The European music industry is lobbying the European Parliament, demanding things that the RIAA can only dream about:Never mind that the facts don't fit, this is about cronyism, and the administration is nothing but world elite class at helping cronies - for a fee, that is.
The music and film industries are demanding that the European parliament extends the scope of proposed anti-terror laws to help them prosecute illegal downloaders. In an open letter to MEPs, companies including Sony BMG, Disney and EMI have asked to be given access to communications data – records of phone calls, emails and internet surfing – in order to take legal action against pirates and filesharers. Current proposals restrict use of such information to cases of terrorism and organised crime.
Boing Boing reported in 2011:Although this made me crazy to read, the thing that made me madder came up last night. I was resting a slightly sore back on the sofa and decided to watch a little preseason football. A few minutes of air time was devoted to coverage of the NFL's Clear Bag policy.
Piracy doesn’t fund the mob or terrorists ….
A scholarly report funded by the Canadian government and the Ford Foundation investigates the alleged link between copyright infringement and terrorism and finds none.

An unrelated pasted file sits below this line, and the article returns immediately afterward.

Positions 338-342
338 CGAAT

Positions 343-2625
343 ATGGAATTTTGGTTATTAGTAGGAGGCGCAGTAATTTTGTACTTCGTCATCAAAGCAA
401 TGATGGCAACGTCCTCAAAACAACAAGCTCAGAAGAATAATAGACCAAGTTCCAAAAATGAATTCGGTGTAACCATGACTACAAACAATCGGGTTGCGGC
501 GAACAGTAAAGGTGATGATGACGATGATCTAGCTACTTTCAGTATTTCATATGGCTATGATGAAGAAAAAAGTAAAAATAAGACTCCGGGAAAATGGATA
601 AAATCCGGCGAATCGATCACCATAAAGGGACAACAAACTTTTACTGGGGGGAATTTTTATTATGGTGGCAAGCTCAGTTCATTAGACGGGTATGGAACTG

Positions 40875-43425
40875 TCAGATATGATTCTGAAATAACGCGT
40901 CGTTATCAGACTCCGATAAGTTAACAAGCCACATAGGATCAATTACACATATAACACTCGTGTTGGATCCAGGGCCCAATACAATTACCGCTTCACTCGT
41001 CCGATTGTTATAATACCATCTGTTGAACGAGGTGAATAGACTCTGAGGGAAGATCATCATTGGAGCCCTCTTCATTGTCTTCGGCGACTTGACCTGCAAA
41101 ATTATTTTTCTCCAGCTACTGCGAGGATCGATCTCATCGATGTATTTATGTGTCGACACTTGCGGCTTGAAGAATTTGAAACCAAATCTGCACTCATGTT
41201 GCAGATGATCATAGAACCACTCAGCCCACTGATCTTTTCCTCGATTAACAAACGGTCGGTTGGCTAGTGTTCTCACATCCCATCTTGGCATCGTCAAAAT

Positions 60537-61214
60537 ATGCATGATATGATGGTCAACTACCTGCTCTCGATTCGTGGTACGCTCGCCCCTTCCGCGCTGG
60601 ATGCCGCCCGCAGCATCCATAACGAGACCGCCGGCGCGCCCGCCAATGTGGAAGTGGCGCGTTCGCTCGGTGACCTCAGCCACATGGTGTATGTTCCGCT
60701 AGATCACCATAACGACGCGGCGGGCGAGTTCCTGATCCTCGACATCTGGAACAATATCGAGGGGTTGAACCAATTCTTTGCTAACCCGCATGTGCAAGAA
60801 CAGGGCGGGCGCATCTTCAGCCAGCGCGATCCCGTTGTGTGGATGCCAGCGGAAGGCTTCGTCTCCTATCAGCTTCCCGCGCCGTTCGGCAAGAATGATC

To provide a safer environment for the public and significantly expedite fan entry into stadiums, NFL teams have implemented an NFL policy this year that limits the size and type of bags that may be brought into stadiums.That's right, no admission to an NFL stadium without a clear bag to show off all your possessions. If you're
I note it also says:
Prohibited items include, but are not limited to: purses larger than a clutch bag, coolers, briefcases, backpacks, fanny packs, cinch bags, seat cushions, luggage of any kind, computer bags and camera bags or any bag larger than the permissible size.which sounds like a blatant grab to ensure nobody eats or drinks anything at a stadium that they don't get their percentage of. The grab is more transparent than the bags.
The stadium is theirs. The teams are theirs. We have only one option, which is not to go. If stadiums are empty, or their phones burn up with complaints, it might affect them. I'm too far from any of the three NFL teams in the Florida to go to games regularly, but I have friends who go to games a few times every year, and end up spending as much as $600-$800 per game if they spend the night. Personally, I won't spend a single dime on the NFL unless they change that policy.